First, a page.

DAY OF THE LOCUST- Sat May 26 at 6- Walter Reade at Lincoln Center- Part of the John Schlesinger retrospective. The only one I know I can make as of this writing, since Midnight Cowboy at 3:45, as much as I would want to catch it, is too tentative to confirm right now. But this one I'm pretty sure I can catch. From 1975, a more acidic look at Hollywood then Sunset Blvd. and The Player combined. A man tries to start a movie career, but is soon surrounded by shallow empty people more interested in sex, drugs and trying to kill boredom. Gee, guess Paris and her ilk would have felt right at home in the 30s according to this film. The film co-stars Donald Sutherland, Karen Black and Burgess Meredith, with a small role from Jackie Earle Haley. Oscar nominations for Meredith and cinematographer Conrad Hall (American Beauty, In Cold Blood). The end is considered a stunner.

BARRY LYNDON- Mon May 28 and Tues May 29 at 7- Walter Reade at Lincoln Center- I've taken grief from other Kubrick fans I know, by not saying this is my favorite of his films. It's not even in my top 5. Compared to some others, I've barely given this film a thumbs up. But people forget I did give it a thumbs up. What I can't say I was thrilled with, was the print I saw at Cinema Village back in 2000 or 01 (I forget which). Not top quality I'm afraid. Supposedly, this is a restored, unscreened, 35mm print. The work was supervised by Kubrick's former assistant, Leon Vitali, who plays Lord Bullingdon. Hopefully, this is as good as the Walter Reade at Lincoln Center is trying to make it out to be.

Supposedly, Vitali will introduce at least 1 screening, which happen twice a day from May 27-May 29. But they haven't mentioned which screenings on the website. Supposedly Marisa Berenson, who plays Lady Lyndon, will introduce one screening, though the website doesn't confirm this either. As for me, I haven't said I will definitely do this. After all, I caught this twice earlier this decade. And the film is 3 hrs, 4 min long, plus an intermission and not counting any intros. I just mention when I could do it. The rest is up to you.

GATES OF HEAVEN- Tues May 29 at 7:50- Film Forum- The documentary that put Errol Morris on the film map. Siskel and Ebert were his biggest supporters when this quirky documentary came out. It covers a California pet cemetery, the people who who bury their pets there and the people who run it. Might be tough to take for pet owners. That's why it was a hard for me to watch it on TV. I didn't finish it there, but I'm willing to take a chance now.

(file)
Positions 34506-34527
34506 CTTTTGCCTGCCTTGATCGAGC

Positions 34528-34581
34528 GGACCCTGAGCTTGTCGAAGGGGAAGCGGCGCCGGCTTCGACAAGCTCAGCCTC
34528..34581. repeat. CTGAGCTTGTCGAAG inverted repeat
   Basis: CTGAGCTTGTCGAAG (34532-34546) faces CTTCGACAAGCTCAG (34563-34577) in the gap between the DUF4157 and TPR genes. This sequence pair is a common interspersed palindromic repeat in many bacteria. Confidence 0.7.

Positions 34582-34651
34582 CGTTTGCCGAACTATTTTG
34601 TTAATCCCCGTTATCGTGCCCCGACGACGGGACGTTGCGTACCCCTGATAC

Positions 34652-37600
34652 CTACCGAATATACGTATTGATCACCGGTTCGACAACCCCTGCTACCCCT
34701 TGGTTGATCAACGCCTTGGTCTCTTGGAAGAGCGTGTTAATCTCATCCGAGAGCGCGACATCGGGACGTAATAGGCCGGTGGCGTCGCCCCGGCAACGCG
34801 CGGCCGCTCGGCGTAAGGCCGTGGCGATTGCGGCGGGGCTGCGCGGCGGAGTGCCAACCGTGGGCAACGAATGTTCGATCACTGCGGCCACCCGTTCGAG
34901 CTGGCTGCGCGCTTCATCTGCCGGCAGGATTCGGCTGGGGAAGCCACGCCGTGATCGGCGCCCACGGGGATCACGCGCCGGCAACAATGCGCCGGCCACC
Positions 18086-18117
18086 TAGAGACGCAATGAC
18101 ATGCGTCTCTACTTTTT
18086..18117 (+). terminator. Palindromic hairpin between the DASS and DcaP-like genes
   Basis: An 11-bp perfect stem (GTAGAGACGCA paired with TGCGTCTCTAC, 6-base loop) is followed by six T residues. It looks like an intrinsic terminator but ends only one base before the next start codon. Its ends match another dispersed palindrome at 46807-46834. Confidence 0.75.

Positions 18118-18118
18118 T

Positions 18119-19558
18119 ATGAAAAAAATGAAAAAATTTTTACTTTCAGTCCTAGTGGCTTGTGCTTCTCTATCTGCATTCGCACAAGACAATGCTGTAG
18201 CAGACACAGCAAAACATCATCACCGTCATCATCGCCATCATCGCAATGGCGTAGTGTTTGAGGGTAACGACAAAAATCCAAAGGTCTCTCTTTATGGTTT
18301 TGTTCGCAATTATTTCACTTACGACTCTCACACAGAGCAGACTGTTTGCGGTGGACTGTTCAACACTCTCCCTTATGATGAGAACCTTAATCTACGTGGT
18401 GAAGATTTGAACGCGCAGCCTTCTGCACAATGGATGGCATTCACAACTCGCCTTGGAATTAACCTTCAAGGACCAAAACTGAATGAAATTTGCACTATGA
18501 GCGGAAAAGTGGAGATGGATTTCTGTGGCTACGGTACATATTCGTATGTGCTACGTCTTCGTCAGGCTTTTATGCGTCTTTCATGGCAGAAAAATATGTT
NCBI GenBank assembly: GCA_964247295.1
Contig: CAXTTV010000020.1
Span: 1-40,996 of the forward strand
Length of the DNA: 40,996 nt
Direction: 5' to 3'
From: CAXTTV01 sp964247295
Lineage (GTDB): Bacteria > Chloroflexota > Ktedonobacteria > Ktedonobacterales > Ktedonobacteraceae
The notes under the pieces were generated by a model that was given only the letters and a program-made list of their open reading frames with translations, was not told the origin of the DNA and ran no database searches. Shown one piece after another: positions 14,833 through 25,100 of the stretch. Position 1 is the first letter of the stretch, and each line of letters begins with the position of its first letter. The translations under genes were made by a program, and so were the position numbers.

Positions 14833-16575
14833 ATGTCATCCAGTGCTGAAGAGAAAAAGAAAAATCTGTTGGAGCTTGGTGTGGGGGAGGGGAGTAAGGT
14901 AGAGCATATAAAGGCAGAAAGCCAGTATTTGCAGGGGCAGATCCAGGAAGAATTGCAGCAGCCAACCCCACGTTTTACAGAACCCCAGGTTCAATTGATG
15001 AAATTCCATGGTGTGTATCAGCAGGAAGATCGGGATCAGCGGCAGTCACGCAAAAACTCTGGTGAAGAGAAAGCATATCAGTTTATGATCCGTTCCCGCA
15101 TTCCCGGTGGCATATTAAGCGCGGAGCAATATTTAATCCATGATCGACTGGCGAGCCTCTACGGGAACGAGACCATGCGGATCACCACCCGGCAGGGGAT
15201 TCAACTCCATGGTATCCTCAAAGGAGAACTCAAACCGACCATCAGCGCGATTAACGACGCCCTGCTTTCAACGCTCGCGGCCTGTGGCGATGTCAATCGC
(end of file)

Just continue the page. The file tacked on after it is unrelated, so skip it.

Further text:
THE ADVENTURES OF PRISCILLA QUEEN OF THE DESERT- Thurs May 31 at 7 for 6.50- Chelsea Clearview Cinema- W. 23rd and 8th- A cheap screening of the sleeper hit of 1994. Years before Hugo Weaving appeared in blockbusters like The Matrix and Lord of the Rings, as well as voice overs in V For Vendetta, Happy Feet and as Megatron in the upcoming Transformers film, he starred as a drag queen in this Australian dramatic comedy. He must pay off a favor by traveling to an out of the way resort, to perform a cabaret. He brings 2 other friends/performers, another drag queen (Guy Pearce, years before L.A. Confidential and Memento) and a transsexual (Terence Stamp, in one of his 2 comeback performances in the 90s.), and travel in their lavender bus, Priscilla. Glorious costumes that won the Oscar that year, even if one of the dresses were done for as little as 7 dollars. Yes, you can spend only 50 cents less to see this, then for what one of the dresses cost.

Works as a road picture. Works as a buddy film. Works as a drama. Works as a comedy. After the mid 90s, this film has been gathering some dust on the video shelves. So some of you might not know or remember Priscilla. Time to rectify this.

Different list, let me know. And for those of you doing Magical Musical Moments 6: Mostly Broadway! at Trinity Lutheran Church for the next 3 weekends starting with this one coming up, break a leg. Later all.

Wednesday, May 02, 2007

Film reviews: cleaning house part 1